Research conducted by Greenpeace has found high levels of uranium in drinking water in the area around the Caetité uranium mine in Brazil. Some of the drinking water samples, that were analysed by an independent accredited laboratory in the UK, show uranium levels as much as seven times higher than World Health Organisation’s recommendations. Though the study does not answer the question of whether the uranium mining operations caused the contamination, they point at a significant potential for local populations to be exposed to elevated levels of uranium and other radionuclides.
The water samples were collected within 20 kilometres of the mine in the zone called the ‘direct influence area’ in site’s the official Environmental Impacts Assessment. The people living around the mine who use the contaminated water say that, while Industrias Nucleares Brasileiras (INB – Brazilian Nuclear Industries) take regular samples of the water, the company has yet to inform them about the water’s quality.
Alarmingly, research into the licensing of the mine also shows that INB, Ibama (Brazilian Federal Environmental Agency, in charge of environmental licensing and monitoring) and CNEN (National Commission on Nuclear Energy, in charge of nuclear licensing and monitoring) were all aware from the outset that there was a risk of the mine contaminating local water supplies. To add further doubts, INB is yet to fulfil its obligation to provide adequate health monitoring of mine workers and local residents.
The uranium can enter the food chain not just by the drinking of contaminated water. Potentially, contaminated water is also used to irrigate vegetables and given to animals which then provide milk and meat. Continuous consumption of uranium can cause serious health problems including kidney diseases and cancers.
Aside from the health risks involved, Greenpeace’s report ‘Cycle of Danger: impacts of nuclear fuel production in Brazil’ also shows a disturbing trail of pollution, health and environmental risks, and a distinct lack of openness and control at the heart of the Brazilian nuclear industry.
Despite these many problems, INB is looking to open another uranium mine in north-east Brazil. While Brazil’s push for nuclear energy is putting the health of its citizens at risk and its political processes into question, opportunities for energy efficiencies and renewable energy sources have been almost entirely ignored. Figures produced by Procel (Electricity Conservation Program, run by the federal government) show that energy efficiencies alone in Brazil could save the equivalent amount of electricity as five of the country’s Angra 3 reactors.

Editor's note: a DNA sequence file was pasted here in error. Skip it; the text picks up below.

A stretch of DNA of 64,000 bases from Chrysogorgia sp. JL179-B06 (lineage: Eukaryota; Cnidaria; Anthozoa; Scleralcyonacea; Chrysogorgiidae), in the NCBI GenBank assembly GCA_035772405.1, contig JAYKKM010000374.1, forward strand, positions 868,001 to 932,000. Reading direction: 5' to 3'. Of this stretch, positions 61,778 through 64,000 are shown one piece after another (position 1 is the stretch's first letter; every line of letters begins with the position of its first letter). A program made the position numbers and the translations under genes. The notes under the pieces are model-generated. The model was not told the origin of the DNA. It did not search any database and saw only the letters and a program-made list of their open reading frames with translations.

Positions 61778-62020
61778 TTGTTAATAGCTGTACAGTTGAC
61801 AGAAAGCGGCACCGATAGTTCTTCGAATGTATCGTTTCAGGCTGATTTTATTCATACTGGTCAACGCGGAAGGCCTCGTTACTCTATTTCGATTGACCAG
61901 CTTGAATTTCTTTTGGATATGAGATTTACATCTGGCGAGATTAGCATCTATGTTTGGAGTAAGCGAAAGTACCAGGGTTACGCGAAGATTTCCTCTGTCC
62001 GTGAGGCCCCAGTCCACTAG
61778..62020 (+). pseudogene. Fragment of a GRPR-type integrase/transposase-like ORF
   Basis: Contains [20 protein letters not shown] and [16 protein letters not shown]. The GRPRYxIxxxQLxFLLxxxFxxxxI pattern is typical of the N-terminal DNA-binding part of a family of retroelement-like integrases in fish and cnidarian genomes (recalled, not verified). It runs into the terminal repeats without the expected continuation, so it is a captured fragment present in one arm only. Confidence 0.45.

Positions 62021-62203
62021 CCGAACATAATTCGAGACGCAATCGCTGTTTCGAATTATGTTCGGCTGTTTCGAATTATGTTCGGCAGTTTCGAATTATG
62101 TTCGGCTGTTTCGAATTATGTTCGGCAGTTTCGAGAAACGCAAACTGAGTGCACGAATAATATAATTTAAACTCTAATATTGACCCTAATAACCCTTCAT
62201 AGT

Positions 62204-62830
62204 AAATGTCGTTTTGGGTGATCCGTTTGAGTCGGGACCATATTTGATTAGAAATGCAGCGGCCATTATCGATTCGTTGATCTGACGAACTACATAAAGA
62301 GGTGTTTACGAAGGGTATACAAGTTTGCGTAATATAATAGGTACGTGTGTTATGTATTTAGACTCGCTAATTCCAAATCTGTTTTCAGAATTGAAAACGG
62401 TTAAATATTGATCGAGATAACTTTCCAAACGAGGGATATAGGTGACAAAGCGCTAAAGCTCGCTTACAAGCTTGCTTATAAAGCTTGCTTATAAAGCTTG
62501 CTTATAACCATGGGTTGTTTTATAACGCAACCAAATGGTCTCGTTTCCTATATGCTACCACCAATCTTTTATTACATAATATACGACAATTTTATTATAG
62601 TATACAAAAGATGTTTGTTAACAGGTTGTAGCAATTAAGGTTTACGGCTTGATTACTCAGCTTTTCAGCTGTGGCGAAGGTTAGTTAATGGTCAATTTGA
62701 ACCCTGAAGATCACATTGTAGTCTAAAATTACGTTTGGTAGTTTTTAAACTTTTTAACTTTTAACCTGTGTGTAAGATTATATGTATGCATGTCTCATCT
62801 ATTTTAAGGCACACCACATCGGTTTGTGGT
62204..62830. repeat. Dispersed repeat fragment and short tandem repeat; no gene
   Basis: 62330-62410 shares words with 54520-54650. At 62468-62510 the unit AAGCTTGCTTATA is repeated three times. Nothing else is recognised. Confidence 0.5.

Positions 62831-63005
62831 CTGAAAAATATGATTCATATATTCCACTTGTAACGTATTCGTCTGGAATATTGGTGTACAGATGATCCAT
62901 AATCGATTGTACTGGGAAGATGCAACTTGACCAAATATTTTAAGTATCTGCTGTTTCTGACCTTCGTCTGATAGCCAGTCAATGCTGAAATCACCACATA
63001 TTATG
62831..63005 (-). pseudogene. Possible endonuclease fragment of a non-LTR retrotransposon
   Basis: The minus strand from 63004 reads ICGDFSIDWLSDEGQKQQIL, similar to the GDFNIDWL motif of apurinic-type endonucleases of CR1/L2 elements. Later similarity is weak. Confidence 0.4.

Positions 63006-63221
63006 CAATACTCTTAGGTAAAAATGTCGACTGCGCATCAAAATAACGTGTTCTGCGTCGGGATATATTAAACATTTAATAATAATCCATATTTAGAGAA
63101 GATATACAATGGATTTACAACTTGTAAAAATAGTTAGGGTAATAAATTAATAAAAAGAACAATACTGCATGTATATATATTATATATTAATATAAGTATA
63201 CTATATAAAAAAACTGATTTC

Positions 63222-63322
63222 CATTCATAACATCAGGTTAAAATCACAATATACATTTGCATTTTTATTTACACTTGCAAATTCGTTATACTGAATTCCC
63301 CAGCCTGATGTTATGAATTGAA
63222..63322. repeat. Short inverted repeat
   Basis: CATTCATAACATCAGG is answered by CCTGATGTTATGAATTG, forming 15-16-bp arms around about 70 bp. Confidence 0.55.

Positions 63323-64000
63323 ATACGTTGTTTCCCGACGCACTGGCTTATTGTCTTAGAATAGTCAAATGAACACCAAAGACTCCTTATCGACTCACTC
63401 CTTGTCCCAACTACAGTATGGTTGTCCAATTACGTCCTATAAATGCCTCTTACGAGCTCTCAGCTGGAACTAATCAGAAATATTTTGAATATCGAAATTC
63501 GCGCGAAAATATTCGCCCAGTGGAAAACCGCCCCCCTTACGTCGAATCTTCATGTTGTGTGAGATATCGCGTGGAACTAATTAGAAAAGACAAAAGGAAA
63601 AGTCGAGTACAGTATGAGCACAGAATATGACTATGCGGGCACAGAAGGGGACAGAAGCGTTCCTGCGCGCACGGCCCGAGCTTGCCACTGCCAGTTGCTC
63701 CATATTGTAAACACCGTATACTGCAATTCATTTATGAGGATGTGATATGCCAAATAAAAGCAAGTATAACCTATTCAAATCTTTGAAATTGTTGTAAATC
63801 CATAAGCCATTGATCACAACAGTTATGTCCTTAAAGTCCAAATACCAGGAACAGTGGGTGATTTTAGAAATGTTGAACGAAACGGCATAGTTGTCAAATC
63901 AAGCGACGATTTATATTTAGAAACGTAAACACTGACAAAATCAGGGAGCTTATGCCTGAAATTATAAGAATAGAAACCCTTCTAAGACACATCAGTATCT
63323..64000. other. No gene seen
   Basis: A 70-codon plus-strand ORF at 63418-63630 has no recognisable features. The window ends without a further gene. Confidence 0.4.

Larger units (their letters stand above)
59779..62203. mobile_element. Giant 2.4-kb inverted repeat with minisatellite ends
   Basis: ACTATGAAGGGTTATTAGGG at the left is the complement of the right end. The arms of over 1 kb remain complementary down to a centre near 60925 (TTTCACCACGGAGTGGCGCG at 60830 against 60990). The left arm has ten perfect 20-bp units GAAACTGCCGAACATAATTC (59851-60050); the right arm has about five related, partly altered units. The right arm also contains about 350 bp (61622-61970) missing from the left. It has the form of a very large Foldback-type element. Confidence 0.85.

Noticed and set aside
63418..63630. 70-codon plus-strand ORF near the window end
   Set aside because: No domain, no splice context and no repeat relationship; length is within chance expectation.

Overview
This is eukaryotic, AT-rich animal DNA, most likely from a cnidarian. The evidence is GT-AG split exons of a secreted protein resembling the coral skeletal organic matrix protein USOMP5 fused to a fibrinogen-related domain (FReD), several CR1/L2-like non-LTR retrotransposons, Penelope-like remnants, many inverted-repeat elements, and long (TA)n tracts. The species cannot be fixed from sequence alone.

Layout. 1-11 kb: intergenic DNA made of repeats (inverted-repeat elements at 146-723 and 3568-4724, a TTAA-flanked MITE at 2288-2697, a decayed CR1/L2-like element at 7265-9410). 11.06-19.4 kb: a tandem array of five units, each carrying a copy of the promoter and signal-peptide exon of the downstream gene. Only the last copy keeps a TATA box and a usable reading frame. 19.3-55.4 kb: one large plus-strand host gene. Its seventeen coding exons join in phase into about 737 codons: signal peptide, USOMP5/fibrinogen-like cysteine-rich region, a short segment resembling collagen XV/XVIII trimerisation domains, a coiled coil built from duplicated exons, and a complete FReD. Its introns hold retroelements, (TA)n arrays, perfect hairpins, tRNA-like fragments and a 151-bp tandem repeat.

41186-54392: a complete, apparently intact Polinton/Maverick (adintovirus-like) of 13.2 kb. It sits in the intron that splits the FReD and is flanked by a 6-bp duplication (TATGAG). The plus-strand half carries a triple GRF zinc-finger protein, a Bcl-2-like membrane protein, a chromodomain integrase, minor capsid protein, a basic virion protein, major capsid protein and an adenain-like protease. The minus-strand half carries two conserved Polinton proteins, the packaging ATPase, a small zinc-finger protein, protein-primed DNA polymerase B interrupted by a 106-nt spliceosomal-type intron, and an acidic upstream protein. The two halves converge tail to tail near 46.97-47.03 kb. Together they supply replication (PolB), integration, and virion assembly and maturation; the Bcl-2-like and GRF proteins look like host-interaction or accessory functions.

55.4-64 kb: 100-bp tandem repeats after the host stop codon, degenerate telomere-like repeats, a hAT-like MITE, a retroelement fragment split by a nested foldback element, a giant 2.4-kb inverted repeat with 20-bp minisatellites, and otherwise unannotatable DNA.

In the light of its independently verified findings Greenpeace now demands:
- that supplies of drinking water be sent immediately to the people living within 20 kilometres of the Caetité mine;
- the implementation of systems to guarantee safe drinking water in the area;
- that the Caetité city hospital be accredited to diagnose and treat cancer and other diseases caused by radiation, and that INB pays for the implementation and maintenance of medical care facilities;
- an urgent independent investigation, under the mandate of the Federal Prosecution Office, of INB’s environmental and social performance in Caetité;
- that INB be refused permission to double production at the Caetité mine;
- that INB’s water-use licenses be suspended until new examinations of levels and sources of environmental contamination have been conducted and the results published;
It has been shown here that for an industry supposed to be serving the public good, the Brazilian nuclear industry has betrayed the public trust and put public health at risk. The industry’s inspection and control functions now need to be clearly separated and strictly enforced. Brazil should now end uranium mining and cancel the construction of the Angra 3 nuclear reactor. Public confidence and trust must be earned not expected. The people of Caetité deserve nothing less.
(More details are available in this PDF document.)